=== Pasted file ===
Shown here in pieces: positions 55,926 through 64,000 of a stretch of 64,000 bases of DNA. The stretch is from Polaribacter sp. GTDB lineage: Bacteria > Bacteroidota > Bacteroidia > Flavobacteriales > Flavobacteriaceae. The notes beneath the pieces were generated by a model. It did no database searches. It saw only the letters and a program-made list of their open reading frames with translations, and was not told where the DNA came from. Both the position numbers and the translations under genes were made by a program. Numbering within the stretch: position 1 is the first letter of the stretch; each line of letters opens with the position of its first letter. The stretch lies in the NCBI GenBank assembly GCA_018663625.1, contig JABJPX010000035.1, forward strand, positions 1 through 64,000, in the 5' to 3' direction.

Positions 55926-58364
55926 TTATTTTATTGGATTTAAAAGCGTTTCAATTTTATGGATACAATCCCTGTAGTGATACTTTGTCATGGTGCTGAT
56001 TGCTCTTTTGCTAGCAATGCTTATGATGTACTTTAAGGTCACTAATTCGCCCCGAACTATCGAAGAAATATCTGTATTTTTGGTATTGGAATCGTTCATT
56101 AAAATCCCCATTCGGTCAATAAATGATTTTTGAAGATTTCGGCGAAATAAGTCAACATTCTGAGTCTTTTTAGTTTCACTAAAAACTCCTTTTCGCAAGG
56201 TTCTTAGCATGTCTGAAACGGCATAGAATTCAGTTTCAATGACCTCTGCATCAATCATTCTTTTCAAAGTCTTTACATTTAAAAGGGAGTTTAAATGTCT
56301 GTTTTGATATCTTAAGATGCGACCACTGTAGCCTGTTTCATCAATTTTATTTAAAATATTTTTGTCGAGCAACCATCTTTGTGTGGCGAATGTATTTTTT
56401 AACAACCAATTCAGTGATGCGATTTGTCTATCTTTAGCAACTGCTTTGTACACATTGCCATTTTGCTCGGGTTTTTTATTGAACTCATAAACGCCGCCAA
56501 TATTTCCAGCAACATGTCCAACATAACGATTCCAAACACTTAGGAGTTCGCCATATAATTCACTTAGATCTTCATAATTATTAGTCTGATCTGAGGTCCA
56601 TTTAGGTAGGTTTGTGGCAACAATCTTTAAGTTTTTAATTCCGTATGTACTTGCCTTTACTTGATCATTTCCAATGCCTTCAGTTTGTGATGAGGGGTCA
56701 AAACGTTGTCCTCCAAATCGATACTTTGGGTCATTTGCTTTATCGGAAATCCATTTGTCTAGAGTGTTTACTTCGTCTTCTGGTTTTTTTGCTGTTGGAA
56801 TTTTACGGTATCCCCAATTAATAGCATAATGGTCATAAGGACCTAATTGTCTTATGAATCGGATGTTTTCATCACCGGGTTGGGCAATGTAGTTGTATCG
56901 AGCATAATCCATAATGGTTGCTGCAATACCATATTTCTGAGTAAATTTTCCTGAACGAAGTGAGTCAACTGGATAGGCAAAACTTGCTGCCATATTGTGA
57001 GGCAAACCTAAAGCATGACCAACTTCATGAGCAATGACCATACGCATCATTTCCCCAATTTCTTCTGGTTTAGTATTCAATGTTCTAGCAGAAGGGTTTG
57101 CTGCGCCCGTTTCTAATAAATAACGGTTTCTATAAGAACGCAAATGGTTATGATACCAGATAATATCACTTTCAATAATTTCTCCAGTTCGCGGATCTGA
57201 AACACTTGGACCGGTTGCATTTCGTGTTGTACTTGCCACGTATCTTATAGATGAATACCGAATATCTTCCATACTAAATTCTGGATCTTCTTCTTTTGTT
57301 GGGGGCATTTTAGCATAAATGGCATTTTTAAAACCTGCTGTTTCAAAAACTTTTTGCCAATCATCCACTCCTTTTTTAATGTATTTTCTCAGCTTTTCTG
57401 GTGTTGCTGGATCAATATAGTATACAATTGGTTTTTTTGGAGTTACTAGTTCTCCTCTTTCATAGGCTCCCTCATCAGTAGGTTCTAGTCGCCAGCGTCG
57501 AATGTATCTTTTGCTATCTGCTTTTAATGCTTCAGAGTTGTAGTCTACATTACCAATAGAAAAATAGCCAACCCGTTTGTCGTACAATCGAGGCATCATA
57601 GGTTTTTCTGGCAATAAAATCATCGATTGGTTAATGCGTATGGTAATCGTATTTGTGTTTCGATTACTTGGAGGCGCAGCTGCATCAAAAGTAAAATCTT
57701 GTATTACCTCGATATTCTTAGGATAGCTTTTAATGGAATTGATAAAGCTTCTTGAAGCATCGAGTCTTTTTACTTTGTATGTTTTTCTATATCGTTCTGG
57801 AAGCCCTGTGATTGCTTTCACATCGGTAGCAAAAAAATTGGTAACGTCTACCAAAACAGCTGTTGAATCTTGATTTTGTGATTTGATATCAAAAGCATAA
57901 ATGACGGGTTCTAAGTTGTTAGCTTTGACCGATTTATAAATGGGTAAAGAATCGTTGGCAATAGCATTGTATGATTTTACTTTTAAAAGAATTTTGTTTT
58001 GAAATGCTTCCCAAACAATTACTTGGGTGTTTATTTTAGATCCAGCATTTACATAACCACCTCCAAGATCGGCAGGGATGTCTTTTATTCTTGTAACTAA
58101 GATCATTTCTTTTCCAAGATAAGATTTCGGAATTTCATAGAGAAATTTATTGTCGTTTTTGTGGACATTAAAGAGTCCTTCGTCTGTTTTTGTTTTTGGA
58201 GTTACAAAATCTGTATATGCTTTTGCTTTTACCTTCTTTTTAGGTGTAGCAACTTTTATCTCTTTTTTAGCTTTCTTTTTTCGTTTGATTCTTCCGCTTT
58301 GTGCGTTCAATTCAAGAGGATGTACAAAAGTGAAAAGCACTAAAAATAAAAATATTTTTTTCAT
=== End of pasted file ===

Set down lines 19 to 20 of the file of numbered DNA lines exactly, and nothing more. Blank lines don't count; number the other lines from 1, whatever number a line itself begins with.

57501 AATGTATCTTTTGCTATCTGCTTTTAATGCTTCAGAGTTGTAGTCTACATTACCAATAGAAAAATAGCCAACCCGTTTGTCGTACAATCGAGGCATCATA
57601 GGTTTTTCTGGCAATAAAATCATCGATTGGTTAATGCGTATGGTAATCGTATTTGTGTTTCGATTACTTGGAGGCGCAGCTGCATCAAAAGTAAAATCTT